The Georgia Coalition Against Domestic Violence

Disabilities Project

Through an award from the United States Department of Justice, Office on Violence Against Women, GCADV began a new program that focuses on Deaf and hard of hearing domestic violence victims. GCADV is partnering with the Georgia Council for the Hearing Impaired (GACHI), the statewide organization providing services to the Deaf and Hard of Hearing and Tools for Life, Georgia’s Assistive Technology Act Program that operates out of Georgia Tech.

The collaboration’s mission is to increase the capacity of domestic violence and disability professionals throughout Georgia to provide safe, comprehensive and responsive services for Deaf, hard of hearing, deaf blind, and late deafened individuals experiencing domestic violence.

Research over the past twenty years documents the correlations between hearing loss, poverty, oppression and discrimination as it relates to violence against women. Moreover, serious gaps exist in the accessibility and services for Deaf survivors of domestic violence with hearing loss. Many domestic violence and disability service providers are not prepared or trained to address issues involving both domestic violence and individuals with hearing loss. As a result, survivors who contact domestic violence programs for assistance often experience serious communication barriers or lack of understanding of Deaf culture that impedes their ability to receive vital services. Additionally, survivors who seek help through disability service providers often find staff are untrained or ill-equipped to address the violence they are experiencing and the unique safety risks.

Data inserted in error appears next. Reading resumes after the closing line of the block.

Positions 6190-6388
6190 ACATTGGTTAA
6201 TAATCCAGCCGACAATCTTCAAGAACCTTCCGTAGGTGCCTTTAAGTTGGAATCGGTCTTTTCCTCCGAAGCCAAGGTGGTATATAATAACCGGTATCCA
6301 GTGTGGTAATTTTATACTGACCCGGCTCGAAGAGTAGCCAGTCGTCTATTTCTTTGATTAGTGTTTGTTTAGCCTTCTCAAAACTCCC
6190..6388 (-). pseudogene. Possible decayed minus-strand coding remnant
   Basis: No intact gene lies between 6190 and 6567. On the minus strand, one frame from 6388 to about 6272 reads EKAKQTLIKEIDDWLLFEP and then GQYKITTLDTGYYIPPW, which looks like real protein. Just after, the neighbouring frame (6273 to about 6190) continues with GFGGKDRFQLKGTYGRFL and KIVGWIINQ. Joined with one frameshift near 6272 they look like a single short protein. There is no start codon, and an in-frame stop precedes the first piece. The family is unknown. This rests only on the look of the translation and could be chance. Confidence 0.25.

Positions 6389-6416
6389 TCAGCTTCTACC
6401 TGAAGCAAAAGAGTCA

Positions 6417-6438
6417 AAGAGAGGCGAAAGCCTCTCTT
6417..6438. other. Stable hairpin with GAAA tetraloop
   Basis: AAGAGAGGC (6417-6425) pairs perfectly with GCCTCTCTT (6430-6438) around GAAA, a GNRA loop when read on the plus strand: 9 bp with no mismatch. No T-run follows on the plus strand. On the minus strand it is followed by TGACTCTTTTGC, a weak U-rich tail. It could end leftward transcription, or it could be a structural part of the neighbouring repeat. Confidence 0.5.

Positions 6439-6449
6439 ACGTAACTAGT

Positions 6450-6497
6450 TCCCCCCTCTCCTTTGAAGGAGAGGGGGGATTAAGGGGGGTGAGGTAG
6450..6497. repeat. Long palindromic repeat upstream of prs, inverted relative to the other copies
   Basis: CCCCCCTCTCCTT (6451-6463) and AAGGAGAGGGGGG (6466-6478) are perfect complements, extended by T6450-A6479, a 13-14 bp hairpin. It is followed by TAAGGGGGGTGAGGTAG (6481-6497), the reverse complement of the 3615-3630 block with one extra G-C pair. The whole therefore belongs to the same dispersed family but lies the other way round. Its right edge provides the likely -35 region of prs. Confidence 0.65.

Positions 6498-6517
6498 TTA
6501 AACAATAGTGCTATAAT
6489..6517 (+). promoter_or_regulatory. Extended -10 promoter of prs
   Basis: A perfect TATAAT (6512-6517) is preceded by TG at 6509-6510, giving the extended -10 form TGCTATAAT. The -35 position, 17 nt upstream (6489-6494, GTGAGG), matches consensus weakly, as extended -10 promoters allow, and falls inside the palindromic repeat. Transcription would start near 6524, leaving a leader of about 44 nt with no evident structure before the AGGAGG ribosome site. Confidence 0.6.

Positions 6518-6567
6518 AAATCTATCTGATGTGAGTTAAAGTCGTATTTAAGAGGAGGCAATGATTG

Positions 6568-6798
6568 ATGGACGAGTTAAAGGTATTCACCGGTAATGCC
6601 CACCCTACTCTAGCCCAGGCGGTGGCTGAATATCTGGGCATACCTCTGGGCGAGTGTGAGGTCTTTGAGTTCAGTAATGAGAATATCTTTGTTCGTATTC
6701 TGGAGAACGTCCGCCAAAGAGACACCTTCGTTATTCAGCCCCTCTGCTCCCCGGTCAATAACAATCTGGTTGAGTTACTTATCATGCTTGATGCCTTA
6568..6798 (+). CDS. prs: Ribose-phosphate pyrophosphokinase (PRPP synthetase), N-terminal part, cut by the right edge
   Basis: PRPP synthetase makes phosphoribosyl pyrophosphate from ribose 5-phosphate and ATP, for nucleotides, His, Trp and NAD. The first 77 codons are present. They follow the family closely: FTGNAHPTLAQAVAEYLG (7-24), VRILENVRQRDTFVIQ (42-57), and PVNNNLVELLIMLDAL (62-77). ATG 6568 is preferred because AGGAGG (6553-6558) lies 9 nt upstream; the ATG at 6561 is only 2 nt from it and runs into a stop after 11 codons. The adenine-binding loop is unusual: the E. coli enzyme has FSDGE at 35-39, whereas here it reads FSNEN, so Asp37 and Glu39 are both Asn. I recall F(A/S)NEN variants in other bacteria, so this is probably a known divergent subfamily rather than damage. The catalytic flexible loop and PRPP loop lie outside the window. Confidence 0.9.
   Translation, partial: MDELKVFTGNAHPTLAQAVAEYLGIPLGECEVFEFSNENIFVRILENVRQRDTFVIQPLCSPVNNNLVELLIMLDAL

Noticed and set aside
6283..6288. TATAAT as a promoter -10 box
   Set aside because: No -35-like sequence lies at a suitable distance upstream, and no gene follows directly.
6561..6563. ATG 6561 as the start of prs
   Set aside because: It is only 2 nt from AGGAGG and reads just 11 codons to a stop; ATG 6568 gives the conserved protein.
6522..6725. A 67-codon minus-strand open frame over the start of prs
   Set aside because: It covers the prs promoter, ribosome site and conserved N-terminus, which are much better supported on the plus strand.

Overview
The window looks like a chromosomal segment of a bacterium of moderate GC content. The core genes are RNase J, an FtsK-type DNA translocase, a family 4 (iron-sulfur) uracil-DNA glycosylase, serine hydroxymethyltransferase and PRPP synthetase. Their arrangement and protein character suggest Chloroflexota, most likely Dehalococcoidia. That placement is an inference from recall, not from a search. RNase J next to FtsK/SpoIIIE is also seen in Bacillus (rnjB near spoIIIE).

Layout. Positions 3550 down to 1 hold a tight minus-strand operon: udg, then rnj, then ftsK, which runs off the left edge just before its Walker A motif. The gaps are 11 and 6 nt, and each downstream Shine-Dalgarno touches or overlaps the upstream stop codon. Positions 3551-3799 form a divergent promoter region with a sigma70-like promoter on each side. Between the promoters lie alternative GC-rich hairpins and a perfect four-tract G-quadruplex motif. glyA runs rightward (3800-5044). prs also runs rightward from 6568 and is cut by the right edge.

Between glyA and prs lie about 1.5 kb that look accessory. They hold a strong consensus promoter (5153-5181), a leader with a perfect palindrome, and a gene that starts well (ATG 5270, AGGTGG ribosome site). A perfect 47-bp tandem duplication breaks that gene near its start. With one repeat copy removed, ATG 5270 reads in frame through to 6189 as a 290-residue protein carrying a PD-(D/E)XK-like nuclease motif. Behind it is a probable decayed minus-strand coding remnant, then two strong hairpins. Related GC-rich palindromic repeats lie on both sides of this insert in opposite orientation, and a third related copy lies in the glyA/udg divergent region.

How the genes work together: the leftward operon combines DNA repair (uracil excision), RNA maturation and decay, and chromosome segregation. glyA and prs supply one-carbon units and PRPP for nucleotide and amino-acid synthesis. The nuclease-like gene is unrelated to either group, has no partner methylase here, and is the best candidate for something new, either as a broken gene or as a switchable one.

Over the next two years, the collaboration will conduct needs assessments, strategic planning, cross training and influence interorganizational capacity building around domestic violence and Deaf and hard of hearing survivors.

The collaboration strives to create sustainable, systemic change within the organizations involved that will result in exceptional services for domestic violence survivors who are Deaf, hard of hearing, deaf blind, and late deafened.

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